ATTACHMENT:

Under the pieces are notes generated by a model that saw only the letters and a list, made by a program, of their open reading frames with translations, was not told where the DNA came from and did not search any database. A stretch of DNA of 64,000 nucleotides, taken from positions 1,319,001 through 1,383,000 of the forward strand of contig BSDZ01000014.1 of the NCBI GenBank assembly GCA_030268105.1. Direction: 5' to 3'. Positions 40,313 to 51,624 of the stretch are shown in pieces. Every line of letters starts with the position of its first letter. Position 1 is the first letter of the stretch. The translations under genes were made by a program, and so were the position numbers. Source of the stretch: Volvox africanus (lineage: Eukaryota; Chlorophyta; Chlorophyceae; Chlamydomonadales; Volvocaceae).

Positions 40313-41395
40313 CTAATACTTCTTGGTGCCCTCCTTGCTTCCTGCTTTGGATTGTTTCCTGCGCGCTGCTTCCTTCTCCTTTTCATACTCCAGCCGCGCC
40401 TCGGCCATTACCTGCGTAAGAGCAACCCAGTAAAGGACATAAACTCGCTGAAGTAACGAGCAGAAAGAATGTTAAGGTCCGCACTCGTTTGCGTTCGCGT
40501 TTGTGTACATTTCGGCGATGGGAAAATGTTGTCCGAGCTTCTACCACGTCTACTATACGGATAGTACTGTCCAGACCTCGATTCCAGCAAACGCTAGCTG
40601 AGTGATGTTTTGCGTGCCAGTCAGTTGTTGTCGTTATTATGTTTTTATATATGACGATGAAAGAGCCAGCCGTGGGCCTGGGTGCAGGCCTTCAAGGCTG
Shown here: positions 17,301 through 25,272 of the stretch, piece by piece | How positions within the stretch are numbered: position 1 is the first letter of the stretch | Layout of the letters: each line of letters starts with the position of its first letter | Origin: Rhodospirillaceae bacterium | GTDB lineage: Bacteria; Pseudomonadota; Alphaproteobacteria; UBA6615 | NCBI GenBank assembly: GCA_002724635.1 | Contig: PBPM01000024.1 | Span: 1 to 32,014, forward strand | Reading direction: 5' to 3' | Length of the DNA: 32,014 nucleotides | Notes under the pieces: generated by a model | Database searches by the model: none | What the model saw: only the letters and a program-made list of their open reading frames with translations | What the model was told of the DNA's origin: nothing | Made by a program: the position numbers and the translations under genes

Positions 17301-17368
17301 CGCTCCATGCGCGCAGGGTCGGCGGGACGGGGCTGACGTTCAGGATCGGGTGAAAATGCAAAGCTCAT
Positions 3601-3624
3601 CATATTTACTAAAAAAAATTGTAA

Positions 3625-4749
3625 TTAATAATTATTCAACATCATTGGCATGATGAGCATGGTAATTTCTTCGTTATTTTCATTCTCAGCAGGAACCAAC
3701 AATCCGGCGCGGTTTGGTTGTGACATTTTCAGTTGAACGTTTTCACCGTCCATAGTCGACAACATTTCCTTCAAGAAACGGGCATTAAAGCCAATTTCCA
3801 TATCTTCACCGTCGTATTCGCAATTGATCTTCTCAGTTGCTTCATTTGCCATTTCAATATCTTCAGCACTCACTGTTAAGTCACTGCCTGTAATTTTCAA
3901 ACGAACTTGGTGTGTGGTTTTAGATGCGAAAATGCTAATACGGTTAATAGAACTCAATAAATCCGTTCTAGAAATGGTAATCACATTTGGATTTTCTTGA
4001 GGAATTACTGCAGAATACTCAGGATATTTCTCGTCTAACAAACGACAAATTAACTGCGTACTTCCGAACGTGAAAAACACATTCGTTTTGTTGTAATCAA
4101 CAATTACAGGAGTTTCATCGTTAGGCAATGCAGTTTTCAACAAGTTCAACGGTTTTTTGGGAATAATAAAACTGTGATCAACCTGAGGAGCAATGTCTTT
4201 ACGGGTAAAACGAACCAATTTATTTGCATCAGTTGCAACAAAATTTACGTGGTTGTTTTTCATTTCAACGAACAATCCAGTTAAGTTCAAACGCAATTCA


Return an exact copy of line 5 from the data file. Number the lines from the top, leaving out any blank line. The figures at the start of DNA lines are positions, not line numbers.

40501 TTGTGTACATTTCGGCGATGGGAAAATGTTGTCCGAGCTTCTACCACGTCTACTATACGGATAGTACTGTCCAGACCTCGATTCCAGCAAACGCTAGCTG